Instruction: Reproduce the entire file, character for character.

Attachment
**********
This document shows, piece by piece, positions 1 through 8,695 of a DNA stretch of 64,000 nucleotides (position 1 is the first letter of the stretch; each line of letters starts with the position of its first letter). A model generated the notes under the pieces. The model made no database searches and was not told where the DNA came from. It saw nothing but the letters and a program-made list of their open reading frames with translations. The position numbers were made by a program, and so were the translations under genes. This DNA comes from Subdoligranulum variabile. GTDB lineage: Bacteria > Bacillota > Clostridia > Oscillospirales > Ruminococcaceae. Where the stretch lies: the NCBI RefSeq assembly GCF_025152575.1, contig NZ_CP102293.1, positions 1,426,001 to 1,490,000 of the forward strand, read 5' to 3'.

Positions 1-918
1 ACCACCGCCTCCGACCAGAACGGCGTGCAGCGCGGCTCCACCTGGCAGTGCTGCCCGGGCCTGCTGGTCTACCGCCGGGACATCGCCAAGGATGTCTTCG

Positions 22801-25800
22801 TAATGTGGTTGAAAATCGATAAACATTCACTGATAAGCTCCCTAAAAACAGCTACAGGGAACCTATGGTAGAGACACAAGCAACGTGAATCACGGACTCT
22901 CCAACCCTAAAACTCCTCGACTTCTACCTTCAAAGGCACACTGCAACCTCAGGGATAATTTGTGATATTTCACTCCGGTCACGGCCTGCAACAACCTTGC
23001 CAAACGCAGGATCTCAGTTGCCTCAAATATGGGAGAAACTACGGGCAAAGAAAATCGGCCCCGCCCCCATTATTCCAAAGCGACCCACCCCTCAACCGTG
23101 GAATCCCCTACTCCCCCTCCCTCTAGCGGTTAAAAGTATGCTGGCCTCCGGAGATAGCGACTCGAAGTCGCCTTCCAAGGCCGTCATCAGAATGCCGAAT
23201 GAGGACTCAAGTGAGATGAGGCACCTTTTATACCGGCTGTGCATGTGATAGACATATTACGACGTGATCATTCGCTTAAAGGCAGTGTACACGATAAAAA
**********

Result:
This document shows, piece by piece, positions 1 through 8,695 of a DNA stretch of 64,000 nucleotides (position 1 is the first letter of the stretch; each line of letters starts with the position of its first letter). A model generated the notes under the pieces. The model made no database searches and was not told where the DNA came from. It saw nothing but the letters and a program-made list of their open reading frames with translations. The position numbers were made by a program, and so were the translations under genes. This DNA comes from Subdoligranulum variabile. GTDB lineage: Bacteria > Bacillota > Clostridia > Oscillospirales > Ruminococcaceae. Where the stretch lies: the NCBI RefSeq assembly GCF_025152575.1, contig NZ_CP102293.1, positions 1,426,001 to 1,490,000 of the forward strand, read 5' to 3'.

Positions 1-918
1 ACCACCGCCTCCGACCAGAACGGCGTGCAGCGCGGCTCCACCTGGCAGTGCTGCCCGGGCCTGCTGGTCTACCGCCGGGACATCGCCAAGGATGTCTTCG

Positions 22801-25800
22801 TAATGTGGTTGAAAATCGATAAACATTCACTGATAAGCTCCCTAAAAACAGCTACAGGGAACCTATGGTAGAGACACAAGCAACGTGAATCACGGACTCT
22901 CCAACCCTAAAACTCCTCGACTTCTACCTTCAAAGGCACACTGCAACCTCAGGGATAATTTGTGATATTTCACTCCGGTCACGGCCTGCAACAACCTTGC
23001 CAAACGCAGGATCTCAGTTGCCTCAAATATGGGAGAAACTACGGGCAAAGAAAATCGGCCCCGCCCCCATTATTCCAAAGCGACCCACCCCTCAACCGTG
23101 GAATCCCCTACTCCCCCTCCCTCTAGCGGTTAAAAGTATGCTGGCCTCCGGAGATAGCGACTCGAAGTCGCCTTCCAAGGCCGTCATCAGAATGCCGAAT
23201 GAGGACTCAAGTGAGATGAGGCACCTTTTATACCGGCTGTGCATGTGATAGACATATTACGACGTGATCATTCGCTTAAAGGCAGTGTACACGATAAAAA